Thursday, March 27, 2014

My New Normal

I got off the plane in Dumaguete a couple weeks ago and it smelled like home. No, it didn't smell like Beaufort. (Well, it kind of smells like Beaufort, but that's beside the point.) It smelled like Dumaguete. Home. It smelled like damp, hot summer. It smelled like diesel fuel. It smelled like barefooted children and Johnson & Johnson's baby lotion. It smelled like all the bad days of the last 6 months, but especially all the good ones.

This isn't some fun crazy new adventure anymore. It's just my life. This is my new normal. Although it's definitely still fun and crazy.


It's normal for me to exclaim "ayy halaaaa" instead of "oh my gosh" when something startles me.

It's normal for me to live half my life in one language and half in another.

It's normal for me to recall that my friends and family back home are just waking up when I'm going to sleep.

It's normal for me to hop in a pedicab and pay exactly 9 pesos to get anywhere I need to go in town.

It's normal for me to walk into my favorite coffee shops to be greeted by: "hi, ate! The usual?"

It's normal for me to have bumps and bruises from getting in and out of pedicabs.

It's normal for me to take freezing cold bucket baths every day. (Hot showers are a rare and beautiful gift from the baby Jesus himself)

It's normal for me to carry toilet paper with me everywhere I go, because public restrooms do NOT store it.

It's normal for me to not flush toilet paper because the plumbing system here just can't handle it.

It's normal for me to hear roosters crowing 24 hours a day.

It's normal for me to see chickens, goats, cows, and carabao on the side of the road.


It's normal for me to hang out at places with the "best" (that's a relative word) WiFi because I don't have 3g and can't get online at any time. 

It's normal for me to sleep with a fan blowing directly on me and still waking up sweaty because LOL NO I do not have air-conditioning at my house.

It is normal for me to eat chicken on a stick with rice (with my hands) on a pretty daily basis. I'm an addict, what can I say.

It is normal for me to eat rice with 80% of my meals, although if my Filipino friends had it their way it would be 100% of them. 

It is normal for me to sweat ALL. THE. TIME. 

It is normal for me to walk into oncoming traffic and just hope that they don't hit me. It's pretty much the only way to cross the street.

It is normal for me to speak my English the way Filipinos speak English, with a slight accent and LOTS of inflection. You'll have to call me if you want to hear this, it's pretty funny. 

It is normal for me to see babies on motorcycles. 

It is normal for me to pray with a large group of people before every single event. Movies, boat rides, a normal weekday morning… anything. To quote my sweet friend Kim Statler, "I don't know about y'all, but this [Presbyterian] is gonna pray!"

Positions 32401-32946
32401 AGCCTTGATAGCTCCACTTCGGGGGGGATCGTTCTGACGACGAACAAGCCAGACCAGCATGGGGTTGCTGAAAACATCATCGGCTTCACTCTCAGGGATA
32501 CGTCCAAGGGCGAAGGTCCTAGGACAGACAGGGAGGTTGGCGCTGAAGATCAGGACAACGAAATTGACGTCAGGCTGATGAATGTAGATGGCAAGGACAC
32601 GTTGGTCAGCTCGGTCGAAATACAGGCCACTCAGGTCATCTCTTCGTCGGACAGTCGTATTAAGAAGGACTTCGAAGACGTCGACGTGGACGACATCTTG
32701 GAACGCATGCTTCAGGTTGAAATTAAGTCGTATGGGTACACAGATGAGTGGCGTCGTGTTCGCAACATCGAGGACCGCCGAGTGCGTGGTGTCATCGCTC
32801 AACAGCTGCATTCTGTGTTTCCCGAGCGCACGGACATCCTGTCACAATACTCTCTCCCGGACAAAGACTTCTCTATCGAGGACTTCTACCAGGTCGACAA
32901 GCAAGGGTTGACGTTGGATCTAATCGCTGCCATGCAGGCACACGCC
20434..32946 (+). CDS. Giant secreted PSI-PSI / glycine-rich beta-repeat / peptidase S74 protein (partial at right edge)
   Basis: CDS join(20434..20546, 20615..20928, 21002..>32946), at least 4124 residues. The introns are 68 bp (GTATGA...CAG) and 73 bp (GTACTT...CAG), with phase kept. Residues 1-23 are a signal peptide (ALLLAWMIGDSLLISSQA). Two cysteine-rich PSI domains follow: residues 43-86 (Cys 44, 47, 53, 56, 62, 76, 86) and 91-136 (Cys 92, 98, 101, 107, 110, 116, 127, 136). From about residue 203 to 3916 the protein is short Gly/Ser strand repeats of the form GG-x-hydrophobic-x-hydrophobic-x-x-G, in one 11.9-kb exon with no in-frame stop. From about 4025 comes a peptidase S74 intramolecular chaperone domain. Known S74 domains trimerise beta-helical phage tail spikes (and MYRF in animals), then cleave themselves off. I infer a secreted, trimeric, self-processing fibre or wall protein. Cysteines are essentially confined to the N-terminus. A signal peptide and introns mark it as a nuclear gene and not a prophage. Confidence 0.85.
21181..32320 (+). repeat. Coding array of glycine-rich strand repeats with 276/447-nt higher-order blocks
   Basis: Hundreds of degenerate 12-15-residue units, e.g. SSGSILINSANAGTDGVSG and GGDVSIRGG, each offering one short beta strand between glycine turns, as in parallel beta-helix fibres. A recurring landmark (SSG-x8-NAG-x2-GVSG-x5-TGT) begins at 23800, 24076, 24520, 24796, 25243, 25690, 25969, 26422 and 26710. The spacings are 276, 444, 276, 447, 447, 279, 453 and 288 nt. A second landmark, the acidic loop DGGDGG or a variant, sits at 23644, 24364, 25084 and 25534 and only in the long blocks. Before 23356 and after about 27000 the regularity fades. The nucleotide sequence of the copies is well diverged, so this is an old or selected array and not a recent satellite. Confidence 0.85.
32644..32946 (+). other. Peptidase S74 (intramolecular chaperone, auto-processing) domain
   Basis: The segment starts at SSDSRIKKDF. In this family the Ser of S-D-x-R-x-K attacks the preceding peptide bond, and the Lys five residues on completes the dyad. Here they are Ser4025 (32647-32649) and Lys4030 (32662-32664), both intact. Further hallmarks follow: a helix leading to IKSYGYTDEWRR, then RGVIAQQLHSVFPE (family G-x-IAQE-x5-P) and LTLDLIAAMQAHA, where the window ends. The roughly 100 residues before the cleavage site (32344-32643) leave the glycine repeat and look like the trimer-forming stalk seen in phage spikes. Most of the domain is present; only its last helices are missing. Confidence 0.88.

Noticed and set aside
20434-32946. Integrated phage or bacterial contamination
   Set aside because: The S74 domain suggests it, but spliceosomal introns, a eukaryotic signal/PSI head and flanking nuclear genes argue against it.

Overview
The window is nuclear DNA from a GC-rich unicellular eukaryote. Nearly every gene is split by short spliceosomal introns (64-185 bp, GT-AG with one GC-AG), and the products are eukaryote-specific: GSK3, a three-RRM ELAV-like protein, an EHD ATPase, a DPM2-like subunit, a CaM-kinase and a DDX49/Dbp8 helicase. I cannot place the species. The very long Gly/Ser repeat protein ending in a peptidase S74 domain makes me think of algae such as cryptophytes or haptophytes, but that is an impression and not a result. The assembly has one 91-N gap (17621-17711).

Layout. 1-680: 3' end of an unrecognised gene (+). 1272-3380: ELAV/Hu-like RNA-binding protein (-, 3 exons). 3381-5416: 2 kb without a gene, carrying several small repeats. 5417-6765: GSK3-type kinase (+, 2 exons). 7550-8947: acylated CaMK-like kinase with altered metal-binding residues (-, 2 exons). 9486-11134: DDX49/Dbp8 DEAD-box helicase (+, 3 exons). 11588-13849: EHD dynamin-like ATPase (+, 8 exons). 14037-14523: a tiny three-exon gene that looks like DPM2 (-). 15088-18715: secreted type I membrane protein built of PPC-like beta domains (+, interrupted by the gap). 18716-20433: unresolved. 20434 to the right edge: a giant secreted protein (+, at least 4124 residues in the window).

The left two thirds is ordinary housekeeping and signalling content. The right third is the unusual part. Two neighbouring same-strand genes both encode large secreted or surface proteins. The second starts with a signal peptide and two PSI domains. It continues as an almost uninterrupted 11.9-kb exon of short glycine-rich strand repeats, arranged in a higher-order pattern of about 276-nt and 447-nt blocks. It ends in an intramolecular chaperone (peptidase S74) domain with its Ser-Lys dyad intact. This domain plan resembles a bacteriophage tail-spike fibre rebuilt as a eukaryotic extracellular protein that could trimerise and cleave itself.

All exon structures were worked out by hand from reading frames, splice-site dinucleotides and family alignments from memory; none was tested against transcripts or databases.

It is normal for me to text my friends from my 1992 Samsung phone. 

Really. This is my actual phone.
It is normal for me to see people begging in the streets for me to give them money.

It is normal for me to be stared at constantly because of the color of my skin. (Try as I may, I'm just not *that* tan.) 

It is normal for me to be a minority (especially as a white woman).

It is normal for me to have a life that feels a bit like a musical. Cafe-wide singalongs are a pretty regular occurrence. And yes, it's awesome. 

It is normal for me to be surrounded by the world's cutest babies. I mean this. Filipino babies are the ACTUAL CUTEST CHILDREN ON EARTH. Sorry, everybody else. 

This is Cielo. She's 3. I'm going to eat her one day. Very very soon… 


My nuggets Jana and Roswell.

And the Holy Grail of cute, my goddaughter, Neka.
It is normal for me to count down the days until I get back to my "old" normal. (137 days, FYI)

(BUT) It is (ALSO) normal for me to be completely and utterly terrified about going "home" and what on earth that might look like.

It is normal for me to wonder if anywhere will really ever feel like "home" again.

All of these things are normal for me now. I'm in a weird sort of limbo with half my life in the US and half of it here. (Arguably, much of it is also in Uganda and Kenya)

I just want you to know that this is okay. 

We're all just stumbling through this crazy life together. I'd be willing to bet not a one of us has a damn clue what we're doing. The ones asserting that they do probably have even less of a clue what they're doing. We're all just doing the best we can. 

We're creating stories. You all- every single one of you- are helping me create my story. I hope I'm helping you create yours.

Just remember… in these stories…  not everybody is having a happy chapter. Sometimes people have really sucky chapters. Or LOTS of really sucky chapters. And remember, before you criticize someone, that they're really just a product of their past chapters. Let's try to give out helping hands more often than we push others down.

We're all just doing the best we can.

And that's normal.

1 comment:

  1. What wonderful sharing of your time and wonderful thoughts. Keep on doing God's work. You are a blessing! Yvonne Lammon